Xylazine, like fentanyl, is dangerous on its own. It can also be mixed with other drugs enhancing its lethality. In fact, the DEA recently warned about the increase in the amount of xylazine being found mixed with illicit fentanyl.
In Florida, we already named xylazine a Schedule I substance due to its devastating effects on humans. Users of the drug may develop wounds at the point of injection, including necrosis—the rotting of human tissue which can lead to amputation. According to a recent news report, at least 236 Floridians died in 2021 with xylazine in their systems.
I first issued a warning about this substance heading into the spring break season, so Floridians and travelers here on vacation can be aware of the dangers of using illicit drugs. I even released a follow-up warning last week after the DEA issued a Public Safety Alert detailing a spike in seizures of tranq mixed with fentanyl.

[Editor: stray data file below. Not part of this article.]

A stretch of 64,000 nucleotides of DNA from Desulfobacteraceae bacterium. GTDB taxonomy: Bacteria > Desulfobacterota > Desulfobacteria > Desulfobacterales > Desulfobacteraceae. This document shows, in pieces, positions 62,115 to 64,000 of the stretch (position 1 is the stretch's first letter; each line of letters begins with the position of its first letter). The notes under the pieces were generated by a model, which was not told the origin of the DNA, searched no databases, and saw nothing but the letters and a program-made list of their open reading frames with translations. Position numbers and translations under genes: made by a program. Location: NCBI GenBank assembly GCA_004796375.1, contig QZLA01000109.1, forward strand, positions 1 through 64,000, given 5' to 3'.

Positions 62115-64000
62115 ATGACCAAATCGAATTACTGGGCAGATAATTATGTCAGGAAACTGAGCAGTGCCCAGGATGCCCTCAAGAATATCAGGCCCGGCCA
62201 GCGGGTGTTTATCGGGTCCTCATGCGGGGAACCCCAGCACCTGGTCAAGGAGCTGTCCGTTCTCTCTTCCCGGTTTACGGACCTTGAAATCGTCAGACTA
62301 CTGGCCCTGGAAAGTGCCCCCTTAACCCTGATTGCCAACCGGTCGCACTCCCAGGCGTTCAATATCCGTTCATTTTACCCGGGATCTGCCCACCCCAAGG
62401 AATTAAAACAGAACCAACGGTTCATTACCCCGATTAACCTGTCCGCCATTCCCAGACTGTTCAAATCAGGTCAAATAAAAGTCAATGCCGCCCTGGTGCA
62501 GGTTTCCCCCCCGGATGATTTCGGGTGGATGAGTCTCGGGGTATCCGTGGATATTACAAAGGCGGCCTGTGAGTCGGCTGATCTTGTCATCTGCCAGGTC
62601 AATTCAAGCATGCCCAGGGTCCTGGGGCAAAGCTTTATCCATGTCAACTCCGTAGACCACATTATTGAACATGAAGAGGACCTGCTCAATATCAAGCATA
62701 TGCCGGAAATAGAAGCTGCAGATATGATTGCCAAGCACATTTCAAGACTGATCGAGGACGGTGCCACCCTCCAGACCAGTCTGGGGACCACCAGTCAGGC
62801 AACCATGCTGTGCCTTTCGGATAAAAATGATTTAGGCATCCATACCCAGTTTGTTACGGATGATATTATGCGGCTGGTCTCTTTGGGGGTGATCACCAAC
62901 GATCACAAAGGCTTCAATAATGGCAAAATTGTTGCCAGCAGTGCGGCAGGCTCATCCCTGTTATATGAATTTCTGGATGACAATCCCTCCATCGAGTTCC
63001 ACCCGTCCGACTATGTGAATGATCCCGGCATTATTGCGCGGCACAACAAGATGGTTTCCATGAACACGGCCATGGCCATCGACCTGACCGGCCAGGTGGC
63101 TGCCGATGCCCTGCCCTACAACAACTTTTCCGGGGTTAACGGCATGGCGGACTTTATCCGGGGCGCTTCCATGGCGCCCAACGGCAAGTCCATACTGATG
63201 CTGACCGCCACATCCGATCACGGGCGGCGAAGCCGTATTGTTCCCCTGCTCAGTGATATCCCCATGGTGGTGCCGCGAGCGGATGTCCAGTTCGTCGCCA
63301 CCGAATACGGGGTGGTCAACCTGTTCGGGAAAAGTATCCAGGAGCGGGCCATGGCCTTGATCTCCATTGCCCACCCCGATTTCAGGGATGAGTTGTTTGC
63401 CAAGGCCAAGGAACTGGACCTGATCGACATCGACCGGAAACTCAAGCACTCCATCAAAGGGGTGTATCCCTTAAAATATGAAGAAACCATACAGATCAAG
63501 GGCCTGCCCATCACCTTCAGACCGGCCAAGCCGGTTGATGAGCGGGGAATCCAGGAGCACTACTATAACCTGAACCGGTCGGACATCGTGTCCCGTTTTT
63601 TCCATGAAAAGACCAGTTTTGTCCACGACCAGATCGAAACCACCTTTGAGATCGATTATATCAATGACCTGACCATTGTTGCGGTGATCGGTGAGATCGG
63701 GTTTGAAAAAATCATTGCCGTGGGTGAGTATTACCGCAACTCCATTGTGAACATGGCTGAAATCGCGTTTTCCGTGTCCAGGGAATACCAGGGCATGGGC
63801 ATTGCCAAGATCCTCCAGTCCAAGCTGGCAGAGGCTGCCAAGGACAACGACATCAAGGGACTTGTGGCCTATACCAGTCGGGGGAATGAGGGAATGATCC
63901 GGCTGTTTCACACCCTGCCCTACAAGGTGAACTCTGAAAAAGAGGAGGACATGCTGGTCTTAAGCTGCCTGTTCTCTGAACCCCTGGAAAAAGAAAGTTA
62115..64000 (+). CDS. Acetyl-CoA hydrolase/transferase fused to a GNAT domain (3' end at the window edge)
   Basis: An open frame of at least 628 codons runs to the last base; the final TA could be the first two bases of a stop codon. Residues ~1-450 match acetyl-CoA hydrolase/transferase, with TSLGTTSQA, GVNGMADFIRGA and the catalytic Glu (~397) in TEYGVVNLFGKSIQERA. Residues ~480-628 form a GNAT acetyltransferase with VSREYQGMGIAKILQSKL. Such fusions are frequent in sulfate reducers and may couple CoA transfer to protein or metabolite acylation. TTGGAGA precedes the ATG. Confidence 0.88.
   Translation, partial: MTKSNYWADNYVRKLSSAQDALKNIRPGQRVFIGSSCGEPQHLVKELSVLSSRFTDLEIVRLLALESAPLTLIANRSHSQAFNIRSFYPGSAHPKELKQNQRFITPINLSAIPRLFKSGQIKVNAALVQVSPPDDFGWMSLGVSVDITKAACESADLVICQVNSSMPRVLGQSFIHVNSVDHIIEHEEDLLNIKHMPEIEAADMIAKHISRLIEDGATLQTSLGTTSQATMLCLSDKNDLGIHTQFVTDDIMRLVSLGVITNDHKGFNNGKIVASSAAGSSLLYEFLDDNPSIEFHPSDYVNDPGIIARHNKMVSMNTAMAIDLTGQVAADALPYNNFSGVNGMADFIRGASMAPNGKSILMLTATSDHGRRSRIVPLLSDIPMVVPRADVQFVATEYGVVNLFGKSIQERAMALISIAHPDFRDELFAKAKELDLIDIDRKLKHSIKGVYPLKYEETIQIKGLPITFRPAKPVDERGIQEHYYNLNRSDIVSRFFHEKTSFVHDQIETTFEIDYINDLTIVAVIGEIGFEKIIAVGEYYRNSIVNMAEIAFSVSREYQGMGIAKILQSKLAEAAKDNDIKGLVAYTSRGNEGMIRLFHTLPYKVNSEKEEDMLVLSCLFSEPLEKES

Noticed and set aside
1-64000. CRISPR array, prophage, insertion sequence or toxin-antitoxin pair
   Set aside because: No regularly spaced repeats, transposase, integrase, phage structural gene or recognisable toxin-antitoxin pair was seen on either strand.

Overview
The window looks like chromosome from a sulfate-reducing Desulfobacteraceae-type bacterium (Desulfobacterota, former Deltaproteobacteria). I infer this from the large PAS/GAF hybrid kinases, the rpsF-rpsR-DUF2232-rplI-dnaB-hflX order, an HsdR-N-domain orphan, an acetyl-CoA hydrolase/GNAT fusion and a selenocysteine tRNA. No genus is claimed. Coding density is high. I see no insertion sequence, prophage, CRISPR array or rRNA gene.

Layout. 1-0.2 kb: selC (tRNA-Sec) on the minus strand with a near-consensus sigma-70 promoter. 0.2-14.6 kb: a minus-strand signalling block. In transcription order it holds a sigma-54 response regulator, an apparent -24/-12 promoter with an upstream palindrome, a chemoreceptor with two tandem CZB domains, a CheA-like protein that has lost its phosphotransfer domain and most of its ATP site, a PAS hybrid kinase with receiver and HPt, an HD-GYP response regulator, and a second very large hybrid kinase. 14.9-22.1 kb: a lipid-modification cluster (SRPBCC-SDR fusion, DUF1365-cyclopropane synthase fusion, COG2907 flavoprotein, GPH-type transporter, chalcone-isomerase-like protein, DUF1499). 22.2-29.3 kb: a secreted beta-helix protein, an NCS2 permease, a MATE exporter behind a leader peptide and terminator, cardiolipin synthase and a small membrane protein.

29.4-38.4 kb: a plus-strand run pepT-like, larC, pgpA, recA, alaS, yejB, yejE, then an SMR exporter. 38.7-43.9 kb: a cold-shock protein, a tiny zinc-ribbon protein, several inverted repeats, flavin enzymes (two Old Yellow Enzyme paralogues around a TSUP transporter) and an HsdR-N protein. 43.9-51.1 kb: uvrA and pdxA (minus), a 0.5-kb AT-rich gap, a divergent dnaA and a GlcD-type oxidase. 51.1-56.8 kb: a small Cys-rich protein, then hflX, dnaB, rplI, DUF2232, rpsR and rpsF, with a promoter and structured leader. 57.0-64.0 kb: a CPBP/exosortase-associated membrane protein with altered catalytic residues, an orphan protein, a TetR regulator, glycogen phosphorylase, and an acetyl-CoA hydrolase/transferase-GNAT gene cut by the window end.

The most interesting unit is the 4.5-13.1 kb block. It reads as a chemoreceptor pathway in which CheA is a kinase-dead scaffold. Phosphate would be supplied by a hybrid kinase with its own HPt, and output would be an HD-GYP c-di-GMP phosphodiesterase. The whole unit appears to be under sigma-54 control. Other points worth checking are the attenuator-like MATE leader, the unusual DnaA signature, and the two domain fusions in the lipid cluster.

I’m urging the DEA to follow our lead and ban this substance. This drug is not an opioid, so it doesn’t respond to opioid reversal agents like Narcan—making the treatment less effective in reversing an overdose in situations involving both drugs.
That is why it is so important that the DEA take action on a nationwide scale. To read our letter to the DEA, click here.
Please never use illicit drugs. These substances could contain xylazine, fentanyl or both. Using just one time could kill.
Stay safe, Florida.